Royal Bruce ‘Grumpa’ Montgomery, 78

Conked out betwixt projects. So it goes…

Wed, 07/11/2018 - 2:00pm

Royal Bruce Montgomery was born in Brooklyn, N.Y. on Aug. 5, 1939 and died on July 5, 2018. In the time between, he lived a life devoted to his wife, his family, and his relentless dedication to satisfying his insatiable creative spirit. Becoming an Eagle Scout at 15, and tapped for the Order of the Arrow were early indications of the accomplishments to come.

He graduated from Brown in 1961, and shortly thereafter began what would prove to be a highly-decorated career in advertising at Lennin and Newell, eventually retiring in 1987 as a Creative Director and board member at McCaffrey and McCall. In addition to his two Clios, he was most proud of his contributions to the ‘Unsell the War’ campaign in the early 70s, ‘Hide-a-Case’ for Canadian Club and the iconic Santa commercials and the ‘Gotcha’ campaign for Norelco. 

On May 19, 1962, Bruce married Margaret Rose Cassidy of Darien, Conn. Peggy, as she was affectionately known, was everything to Bruce: his best friend, soul mate, partner, and mother of their three children: Royal Bruce Montgomery Jr., Gilbert Brock Montgomery, and Brett Ann Montgomery. Bruce and Peggy celebrated their 56th year of marriage shortly before his death.

After moving his family to New Canaan, Conn., in 1967, Bruce turned his love of theater and set design into his own children’s theater troupe called The Multi-Colored Balloon. In his studio above his garage he painted, sketched, sculpted and experimented, drawing inspiration from his admiration for Picasso, as well as artists of the Pop Art movement. Over time, Bruce started his own agency, created a line of greeting cards, and gave generously to a number of causes. Some of which were simply people who needed a little help.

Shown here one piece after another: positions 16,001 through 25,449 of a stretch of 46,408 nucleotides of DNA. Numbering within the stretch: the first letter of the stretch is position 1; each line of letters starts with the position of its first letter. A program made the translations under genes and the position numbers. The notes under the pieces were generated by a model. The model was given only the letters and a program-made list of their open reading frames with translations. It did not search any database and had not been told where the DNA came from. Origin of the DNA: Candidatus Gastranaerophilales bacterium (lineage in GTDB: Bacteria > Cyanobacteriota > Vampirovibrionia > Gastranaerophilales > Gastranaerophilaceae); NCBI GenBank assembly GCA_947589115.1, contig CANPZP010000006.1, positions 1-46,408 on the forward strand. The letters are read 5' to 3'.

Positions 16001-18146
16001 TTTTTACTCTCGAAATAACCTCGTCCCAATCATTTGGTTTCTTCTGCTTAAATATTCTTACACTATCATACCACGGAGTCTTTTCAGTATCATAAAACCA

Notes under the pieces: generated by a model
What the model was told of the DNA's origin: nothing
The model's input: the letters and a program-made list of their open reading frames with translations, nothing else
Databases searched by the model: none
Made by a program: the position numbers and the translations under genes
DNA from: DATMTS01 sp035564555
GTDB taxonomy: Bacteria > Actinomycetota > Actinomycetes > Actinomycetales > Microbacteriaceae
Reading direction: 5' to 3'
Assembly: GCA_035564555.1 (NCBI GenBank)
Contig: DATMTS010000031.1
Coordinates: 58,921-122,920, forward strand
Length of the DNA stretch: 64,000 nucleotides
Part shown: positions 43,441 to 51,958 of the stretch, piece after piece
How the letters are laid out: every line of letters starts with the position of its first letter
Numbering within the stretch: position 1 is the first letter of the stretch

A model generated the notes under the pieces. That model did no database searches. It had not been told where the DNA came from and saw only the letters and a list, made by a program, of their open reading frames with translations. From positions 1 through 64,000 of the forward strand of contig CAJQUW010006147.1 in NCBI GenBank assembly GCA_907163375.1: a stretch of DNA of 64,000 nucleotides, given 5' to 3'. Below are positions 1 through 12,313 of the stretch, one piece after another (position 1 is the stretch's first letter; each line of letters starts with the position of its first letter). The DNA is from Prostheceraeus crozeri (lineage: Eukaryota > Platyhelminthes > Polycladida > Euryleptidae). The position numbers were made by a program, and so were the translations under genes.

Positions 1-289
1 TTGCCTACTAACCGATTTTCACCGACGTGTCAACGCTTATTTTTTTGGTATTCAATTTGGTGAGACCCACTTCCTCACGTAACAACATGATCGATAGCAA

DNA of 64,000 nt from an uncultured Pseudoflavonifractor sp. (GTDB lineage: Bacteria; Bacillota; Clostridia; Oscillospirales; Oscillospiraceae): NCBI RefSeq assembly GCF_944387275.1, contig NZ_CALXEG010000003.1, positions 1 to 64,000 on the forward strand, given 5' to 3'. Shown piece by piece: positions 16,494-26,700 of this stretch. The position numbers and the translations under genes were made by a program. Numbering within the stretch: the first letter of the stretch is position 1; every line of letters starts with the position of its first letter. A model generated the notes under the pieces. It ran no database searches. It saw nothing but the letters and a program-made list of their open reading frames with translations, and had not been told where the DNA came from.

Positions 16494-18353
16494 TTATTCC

In 1975, Bruce purchased his first home on Block Island, a place he fell in love with in 1968. He walked the beaches and turned the things he found into art. He began doing pen and inks of the island birds and bugs, and began drawing a cartoon for the paper in 1996, which ranged from poking fun at the tourists, to harpooning the town hall. In 1999, Bruce bought The Block Island Times and as publisher and chief cartoonist, he continued to report on the place he loved. His opinions weren’t always popular, but they were always from his heart. 

Bruce was an avid bird watcher, nature lover and canoeist, something that dates back to his childhood with summers at Lake of Bays in Ontario, Canada, and continued his entire life. He visited his home at LOB for the last time just weeks before his death.

Bruce was also a basketball enthusiast, playing into his 50s and a lifelong Celtics fan. His competitive spirit was tempered only by a sense of fairness, summed up in one of his favorite quotes by Grantland Rice: “When the Great Score Keeper comes to write your name, he asks not that you won or lost, but how you played the game.”

Grumpa is survived by the love of his life, who was at his side at passing. He is also survived by his children, daughters-in-law Rebecca Boynton and Kelly Greene, and seven grandchildren RBM III (Trey), Egan, Collin, Max, Hannah, Liza and Lily, as well as his brother Andrew and sister Clare. He was preceded in death by his sister Diane and parents Roy and Maxine. In lieu of flowers, Bruce would suggest you donate to the Medical Center or the Block Island Free Library. (Grumpa, of course, would suggest you donate to something that makes you happy, rather than the thing that might kill you.)